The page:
Art Letter (02/01/08)
There are several shows opening today that I was eager to see. The one thatís had me in suspense the longest is Gordon Halloranís Museum of Modern Ice installation at Millennium Park for the month of February.
Ultimately it really isnít a painting at all, but a performance, or a collaboration with nature. How itíll look in two weeks is going to be the test. It could be awesome. Certainly the Public Art Department took a decent sized risk here. And sometimes risks like this pay off handsomely. Hereís hoping.
I like Joseph Kohnkeís art a lot. I wouldnít miss an exhibit of his. And this one pleased a lot; in part because I was already familiar with the work having seen it at ThreeWalls about 18 months ago. But seeing the same art in a different venue is always intriguing because new issues arise. And I certainly was in for a large surprise when I went to see his show at the International Museum of Surgical Science, mostly because Iíve never been there and i was treated to 4 floors documenting the development of surgical practices, some of which are over two thousand years old. Mostly I walked around repeating to myself ďOh my god. They actually did that!Ē
And then I reached Josephís work (heís showing on the 4th floor with Jonathan Gabel) where heís created a piece that helped him work through his friendís dying of cancer. In an email Joseph wrote:
The piece is basically a player piano that reads a belt of photographed skin, playing the imperfections of the skin out onto a resin body cast of me, and a taxidermy fawn. I made the piece after a friend died from melanoma. At the time it was therapeutic to make the piece, but now showing just brings back feelings and I hate it (but people seem to like it.)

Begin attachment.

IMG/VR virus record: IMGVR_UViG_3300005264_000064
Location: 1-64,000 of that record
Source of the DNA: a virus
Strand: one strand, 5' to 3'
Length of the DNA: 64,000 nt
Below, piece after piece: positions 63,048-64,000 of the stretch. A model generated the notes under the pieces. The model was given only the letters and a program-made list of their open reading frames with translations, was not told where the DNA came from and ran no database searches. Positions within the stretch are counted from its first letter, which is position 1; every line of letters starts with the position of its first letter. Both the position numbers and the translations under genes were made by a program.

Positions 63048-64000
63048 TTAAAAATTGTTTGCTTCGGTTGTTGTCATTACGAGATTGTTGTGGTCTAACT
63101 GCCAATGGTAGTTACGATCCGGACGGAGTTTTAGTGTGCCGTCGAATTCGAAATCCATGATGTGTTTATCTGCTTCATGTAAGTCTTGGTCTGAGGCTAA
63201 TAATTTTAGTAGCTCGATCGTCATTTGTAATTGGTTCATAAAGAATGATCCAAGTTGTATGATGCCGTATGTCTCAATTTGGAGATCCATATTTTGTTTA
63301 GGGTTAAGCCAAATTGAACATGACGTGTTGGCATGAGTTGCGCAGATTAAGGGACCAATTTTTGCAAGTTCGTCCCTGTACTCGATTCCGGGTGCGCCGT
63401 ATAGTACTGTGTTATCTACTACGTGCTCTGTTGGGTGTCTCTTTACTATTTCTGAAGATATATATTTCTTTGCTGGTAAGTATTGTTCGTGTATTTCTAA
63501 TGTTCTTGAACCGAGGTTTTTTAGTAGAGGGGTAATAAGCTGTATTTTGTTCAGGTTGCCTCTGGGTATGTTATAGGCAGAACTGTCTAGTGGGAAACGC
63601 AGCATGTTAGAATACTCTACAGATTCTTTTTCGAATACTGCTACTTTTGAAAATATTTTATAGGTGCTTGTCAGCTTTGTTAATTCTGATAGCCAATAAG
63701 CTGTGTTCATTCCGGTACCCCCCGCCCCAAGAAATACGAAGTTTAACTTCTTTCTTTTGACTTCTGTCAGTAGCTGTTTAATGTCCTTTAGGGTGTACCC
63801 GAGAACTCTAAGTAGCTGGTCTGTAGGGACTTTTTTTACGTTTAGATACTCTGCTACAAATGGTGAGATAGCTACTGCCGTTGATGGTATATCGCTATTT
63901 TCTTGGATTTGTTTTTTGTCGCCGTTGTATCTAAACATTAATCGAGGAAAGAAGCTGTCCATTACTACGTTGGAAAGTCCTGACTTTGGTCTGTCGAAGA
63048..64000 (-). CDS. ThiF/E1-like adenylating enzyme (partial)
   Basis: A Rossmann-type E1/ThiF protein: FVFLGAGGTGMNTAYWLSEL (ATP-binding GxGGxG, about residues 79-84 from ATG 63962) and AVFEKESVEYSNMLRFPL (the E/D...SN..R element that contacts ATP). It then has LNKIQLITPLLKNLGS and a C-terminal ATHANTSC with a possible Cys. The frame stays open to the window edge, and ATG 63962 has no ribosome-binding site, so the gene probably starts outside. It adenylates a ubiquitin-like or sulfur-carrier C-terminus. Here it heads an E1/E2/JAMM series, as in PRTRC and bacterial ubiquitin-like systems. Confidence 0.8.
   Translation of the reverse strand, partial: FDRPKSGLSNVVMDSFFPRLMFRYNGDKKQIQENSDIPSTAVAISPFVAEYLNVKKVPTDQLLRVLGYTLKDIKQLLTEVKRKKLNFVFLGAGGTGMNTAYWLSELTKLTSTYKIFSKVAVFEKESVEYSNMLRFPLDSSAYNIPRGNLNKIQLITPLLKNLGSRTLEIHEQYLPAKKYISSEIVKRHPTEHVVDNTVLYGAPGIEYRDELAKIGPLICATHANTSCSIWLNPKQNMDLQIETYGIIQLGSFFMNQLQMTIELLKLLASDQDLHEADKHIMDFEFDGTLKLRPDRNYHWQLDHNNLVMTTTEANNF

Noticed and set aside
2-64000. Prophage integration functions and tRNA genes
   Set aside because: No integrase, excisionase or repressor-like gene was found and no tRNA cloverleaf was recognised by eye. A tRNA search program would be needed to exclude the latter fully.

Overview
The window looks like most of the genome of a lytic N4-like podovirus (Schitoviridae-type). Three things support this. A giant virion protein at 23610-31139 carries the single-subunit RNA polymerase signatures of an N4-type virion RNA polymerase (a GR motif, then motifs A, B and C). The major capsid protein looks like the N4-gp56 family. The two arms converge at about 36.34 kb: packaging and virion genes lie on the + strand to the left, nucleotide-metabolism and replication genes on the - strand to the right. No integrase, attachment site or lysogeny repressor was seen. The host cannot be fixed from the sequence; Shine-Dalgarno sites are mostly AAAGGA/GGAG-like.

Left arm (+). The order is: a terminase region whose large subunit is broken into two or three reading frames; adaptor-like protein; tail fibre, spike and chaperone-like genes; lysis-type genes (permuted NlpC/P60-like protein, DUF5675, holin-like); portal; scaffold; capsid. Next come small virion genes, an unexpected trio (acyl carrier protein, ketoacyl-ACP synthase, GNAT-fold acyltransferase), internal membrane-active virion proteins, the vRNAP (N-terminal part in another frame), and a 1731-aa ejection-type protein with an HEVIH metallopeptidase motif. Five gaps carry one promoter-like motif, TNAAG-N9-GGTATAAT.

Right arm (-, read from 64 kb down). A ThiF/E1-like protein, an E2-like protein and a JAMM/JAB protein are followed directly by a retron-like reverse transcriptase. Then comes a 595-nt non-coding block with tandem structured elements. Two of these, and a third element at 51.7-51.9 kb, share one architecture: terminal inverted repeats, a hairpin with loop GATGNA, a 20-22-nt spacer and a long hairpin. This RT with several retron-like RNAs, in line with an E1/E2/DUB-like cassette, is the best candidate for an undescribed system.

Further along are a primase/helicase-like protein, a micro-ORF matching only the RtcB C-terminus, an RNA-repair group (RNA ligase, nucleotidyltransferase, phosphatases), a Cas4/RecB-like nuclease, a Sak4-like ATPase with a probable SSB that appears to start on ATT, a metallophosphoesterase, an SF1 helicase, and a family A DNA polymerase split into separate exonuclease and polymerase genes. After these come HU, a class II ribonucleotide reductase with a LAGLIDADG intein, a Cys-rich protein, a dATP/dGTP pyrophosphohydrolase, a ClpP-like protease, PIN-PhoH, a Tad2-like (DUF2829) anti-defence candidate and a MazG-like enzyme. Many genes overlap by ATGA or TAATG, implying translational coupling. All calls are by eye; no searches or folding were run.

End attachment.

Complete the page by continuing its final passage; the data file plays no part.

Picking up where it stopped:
Itís a powerful work of art heightened by its being placed into the context of strange medical inventions, treatment and progress. Yes, art has lots of purposes and yes catharsis is one of them.
Also on view at GardenFresh, in their project room is an installation by Holly Holmes, who is most often seen together with her collaborator, Tom Burtonwood whose work, together, is a commentary on the role of the military in our society and life. Alone, her works are similarly themed but more subtle, more layered and prettier, and just as biting.
Having been in Chicago about 30 years, and having really enjoyed the talent and paintings of Chuck Walker at the time, Iíve always wondered where he went. The answer is at the Hyde Park Art Centerís Chuck Walker: Through a Glass Darkly exhibit opening Sunday afternoon and curated by Margaret Hawkins.
There is no doubt that Walker is conversant in his medium - beautiful, brooding paintings, unusual paintings, elegant drawings. To me it looks like Walker is invariably trying to find difficult concepts or challenges to render in paint. In most situations he triumphs and in others we can see him wrestling with his technique. It is fascinating to witness because the ability is definitely there, but what holds me back is that I donít get much sense of what makes Walker tick. Given that his hands are so damned good, I want to know more about his heart and soul.
PS: Thereís been a lot of press the last few days about Robert Smithsonís Spiral Jetty being jeopardized. For information look here, here, and here.